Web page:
A zero day vulnerability in the Microsoft Windows Jet Database Engine has been disclosed by TrendMicro's Zero Day Initiative even though a security update is not currently available from Microsoft.

This vulnerability was discovered by Lucas Leong of the Trend Micro Security Research team and could allow attackers to perform remote code execution on a vulnerable machine. To initiate this attack, a specially crafted Jet database file would need to be opened, which would then perform an out-of-bounds write to the program's memory buffer. This would then lead to remote code execution on the targeted Windows computer.

This vulnerability has been assigned the ZDI-18-1075 ID and is stated to affect "Windows". It is not known if all versions of Windows are affected by this vulnerability.

"This vulnerability allows remote attackers to execute arbitrary code on vulnerable installations of Microsoft Windows. User interaction is required to exploit this vulnerability in that the target must visit a malicious page or open a malicious file.

The specific flaw exists within the management of indexes in the Jet database engine. Crafted data in a database file can trigger a write past the end of an allocated buffer. An attacker can leverage this vulnerability to execute code under the context of the current process."

As Microsoft has not released a security update for this vulnerability, the disclosure states that the only way to prevent this attack is to only open trusted Jet database files.

"Given the nature of the vulnerability the only salient mitigation strategy is to restrict interaction with the application to trusted files."

After publishing the article, we were notified that 0Patch have released 3rd party micropatches that resolve this vulnerability. They have also confirmed that this vulnerability affects Windows 10, Windows 8.1, Windows 7, and Windows Server 2008-2016.

Disclosed without available update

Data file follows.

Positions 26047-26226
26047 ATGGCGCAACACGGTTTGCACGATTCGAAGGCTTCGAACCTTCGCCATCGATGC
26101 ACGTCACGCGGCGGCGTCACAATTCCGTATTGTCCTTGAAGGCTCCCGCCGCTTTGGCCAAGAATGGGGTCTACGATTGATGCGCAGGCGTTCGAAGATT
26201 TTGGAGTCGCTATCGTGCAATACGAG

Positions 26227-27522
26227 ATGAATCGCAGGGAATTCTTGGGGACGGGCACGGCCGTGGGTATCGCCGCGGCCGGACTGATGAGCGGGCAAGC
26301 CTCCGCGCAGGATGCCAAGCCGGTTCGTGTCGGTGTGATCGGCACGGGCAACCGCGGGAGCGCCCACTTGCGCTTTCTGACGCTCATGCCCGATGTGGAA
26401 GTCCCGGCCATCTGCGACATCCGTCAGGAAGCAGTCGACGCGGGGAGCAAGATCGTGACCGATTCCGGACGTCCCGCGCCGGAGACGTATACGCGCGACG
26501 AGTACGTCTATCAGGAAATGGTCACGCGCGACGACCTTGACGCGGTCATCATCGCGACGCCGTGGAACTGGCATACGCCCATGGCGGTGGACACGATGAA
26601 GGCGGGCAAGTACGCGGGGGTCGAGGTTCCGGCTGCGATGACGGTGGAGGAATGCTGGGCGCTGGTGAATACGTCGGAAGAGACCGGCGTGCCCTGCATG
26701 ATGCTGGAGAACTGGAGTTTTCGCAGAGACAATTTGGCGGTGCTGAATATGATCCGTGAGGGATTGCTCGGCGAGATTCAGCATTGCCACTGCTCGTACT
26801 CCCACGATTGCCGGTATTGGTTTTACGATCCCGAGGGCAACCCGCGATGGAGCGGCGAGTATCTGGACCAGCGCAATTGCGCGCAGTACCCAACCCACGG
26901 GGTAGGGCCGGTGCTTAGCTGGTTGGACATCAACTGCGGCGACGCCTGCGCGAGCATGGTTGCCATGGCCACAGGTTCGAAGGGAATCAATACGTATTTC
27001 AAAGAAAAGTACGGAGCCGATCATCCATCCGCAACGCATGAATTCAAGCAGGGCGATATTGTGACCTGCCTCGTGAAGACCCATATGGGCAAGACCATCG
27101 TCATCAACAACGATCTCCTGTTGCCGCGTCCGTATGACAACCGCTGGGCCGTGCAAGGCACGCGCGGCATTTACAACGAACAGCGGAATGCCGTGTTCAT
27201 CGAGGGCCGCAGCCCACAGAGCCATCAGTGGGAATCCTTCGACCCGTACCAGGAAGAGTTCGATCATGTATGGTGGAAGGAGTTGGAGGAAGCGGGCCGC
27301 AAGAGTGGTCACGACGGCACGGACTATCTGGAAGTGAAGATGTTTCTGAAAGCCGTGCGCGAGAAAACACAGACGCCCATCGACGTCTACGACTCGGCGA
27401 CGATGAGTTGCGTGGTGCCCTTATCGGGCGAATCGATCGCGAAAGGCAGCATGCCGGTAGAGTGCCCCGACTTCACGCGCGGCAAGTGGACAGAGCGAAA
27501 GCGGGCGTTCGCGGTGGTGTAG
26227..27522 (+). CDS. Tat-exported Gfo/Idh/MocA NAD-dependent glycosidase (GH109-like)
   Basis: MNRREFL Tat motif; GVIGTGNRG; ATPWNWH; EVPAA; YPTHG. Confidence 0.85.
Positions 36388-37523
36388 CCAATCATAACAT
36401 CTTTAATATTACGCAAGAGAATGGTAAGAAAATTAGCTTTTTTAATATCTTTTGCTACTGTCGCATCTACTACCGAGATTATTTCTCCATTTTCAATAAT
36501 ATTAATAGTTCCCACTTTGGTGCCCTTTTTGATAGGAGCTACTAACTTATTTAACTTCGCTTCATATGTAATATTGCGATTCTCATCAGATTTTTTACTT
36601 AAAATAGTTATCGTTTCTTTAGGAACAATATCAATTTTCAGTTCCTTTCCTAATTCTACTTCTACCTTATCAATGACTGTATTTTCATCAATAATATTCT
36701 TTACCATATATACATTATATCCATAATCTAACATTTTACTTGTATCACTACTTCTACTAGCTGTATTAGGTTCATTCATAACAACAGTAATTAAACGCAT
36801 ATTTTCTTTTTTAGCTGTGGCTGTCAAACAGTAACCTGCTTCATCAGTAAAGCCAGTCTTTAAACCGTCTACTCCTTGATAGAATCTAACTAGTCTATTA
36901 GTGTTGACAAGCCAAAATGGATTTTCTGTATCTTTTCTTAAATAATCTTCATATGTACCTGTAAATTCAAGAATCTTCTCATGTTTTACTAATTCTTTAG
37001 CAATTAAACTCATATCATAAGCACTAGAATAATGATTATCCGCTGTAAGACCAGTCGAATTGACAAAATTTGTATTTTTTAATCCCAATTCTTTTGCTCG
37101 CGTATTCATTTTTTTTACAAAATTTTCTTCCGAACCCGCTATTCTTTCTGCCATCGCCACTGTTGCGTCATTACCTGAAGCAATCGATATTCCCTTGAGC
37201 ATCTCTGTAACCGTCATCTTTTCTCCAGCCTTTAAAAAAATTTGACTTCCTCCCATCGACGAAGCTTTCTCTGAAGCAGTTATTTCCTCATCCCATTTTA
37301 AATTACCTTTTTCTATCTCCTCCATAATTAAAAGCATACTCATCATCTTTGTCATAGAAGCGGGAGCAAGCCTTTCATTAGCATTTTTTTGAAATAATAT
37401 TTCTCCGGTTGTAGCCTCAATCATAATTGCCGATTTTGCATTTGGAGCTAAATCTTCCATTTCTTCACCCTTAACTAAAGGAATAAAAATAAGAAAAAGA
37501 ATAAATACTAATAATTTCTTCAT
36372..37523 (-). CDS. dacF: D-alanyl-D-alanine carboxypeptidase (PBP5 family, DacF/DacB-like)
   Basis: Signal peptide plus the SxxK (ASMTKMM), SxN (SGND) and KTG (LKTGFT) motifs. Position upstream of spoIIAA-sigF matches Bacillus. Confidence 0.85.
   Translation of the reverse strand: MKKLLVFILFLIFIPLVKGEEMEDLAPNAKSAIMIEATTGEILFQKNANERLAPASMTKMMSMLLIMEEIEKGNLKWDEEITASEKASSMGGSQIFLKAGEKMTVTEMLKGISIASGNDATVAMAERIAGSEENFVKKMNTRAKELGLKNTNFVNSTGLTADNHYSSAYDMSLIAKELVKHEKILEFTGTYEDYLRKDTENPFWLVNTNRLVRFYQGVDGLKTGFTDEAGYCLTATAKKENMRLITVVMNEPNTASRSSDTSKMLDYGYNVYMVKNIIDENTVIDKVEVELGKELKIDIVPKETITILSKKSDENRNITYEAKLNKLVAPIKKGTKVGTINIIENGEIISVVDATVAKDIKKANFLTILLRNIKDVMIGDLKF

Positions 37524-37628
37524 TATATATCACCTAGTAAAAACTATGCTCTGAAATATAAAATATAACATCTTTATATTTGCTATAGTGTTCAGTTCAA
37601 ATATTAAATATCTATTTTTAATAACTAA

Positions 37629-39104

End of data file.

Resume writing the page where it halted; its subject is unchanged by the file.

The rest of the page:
When the Zero Day Initiative (ZDI) reports a vulnerability to a vendor, they allow the vendor 4 months (120 days) to fix the vulnerability and release a patch. If a vendor does not release a fix within that time frame or provide a reasonable reason for not doing so, ZDI will publicly disclose the vulnerability. 

"If a vendor response is received within the timeframe outlined above, ZDI will allow the vendor 4-months (120 days) to address the vulnerability with a security patch or other corrective measure as appropriate," is stated in the ZDI disclosure policy. "At the end of the deadline, if a vendor is not responsive or unable to provide a reasonable statement as to why the vulnerability is not fixed, the ZDI will publish a limited advisory including mitigation in an effort to enable the defensive community to protect the user. We believe that by taking these actions, the vendor will understand the responsibility they have to their customers and will react appropriately. Extensions to the 120-day disclosure timeline will not be granted. "

This policy is in place to basically force the vendor to release a patch in a timely manner.

According to ZDI, this vulnerability was disclosed to Microsoft on 05/08/18 and Microsoft confirmed receipt on 05/14/18. T

he timeline below, shows that Microsoft began working on a patch but had an issue with it. Due to this they were not able to get the fix released as part of the September 2018 Patch Tuesday updates.

05/08/18 - ZDI reported the vulnerability to the vendor and the vendor acknowledged the report
05/14/18 - The vendor replied that they successfully reproduced the issue ZDI reported
09/09/18 - The vendor reported an issue with the fix and that the fix might not make the September release
09/10/18 - ZDI cautioned potential 0-day
09/11/18 - The vendor confirmed the fix did not make the build
09/12/18 - ZDI confirmed to the vendor the intention to 0-day on 09/20/18

As part of this disclosure release, ZDI has also published a Proof-of-Concept to their Github repository.

BleepingComputer has contacted both Microsoft and ZDI for more details behind this disclosure, but had not heard back by the time of this publication.

Update 9/21/18: Updated to include information about 0Patch's micropatch for this vulnerability.

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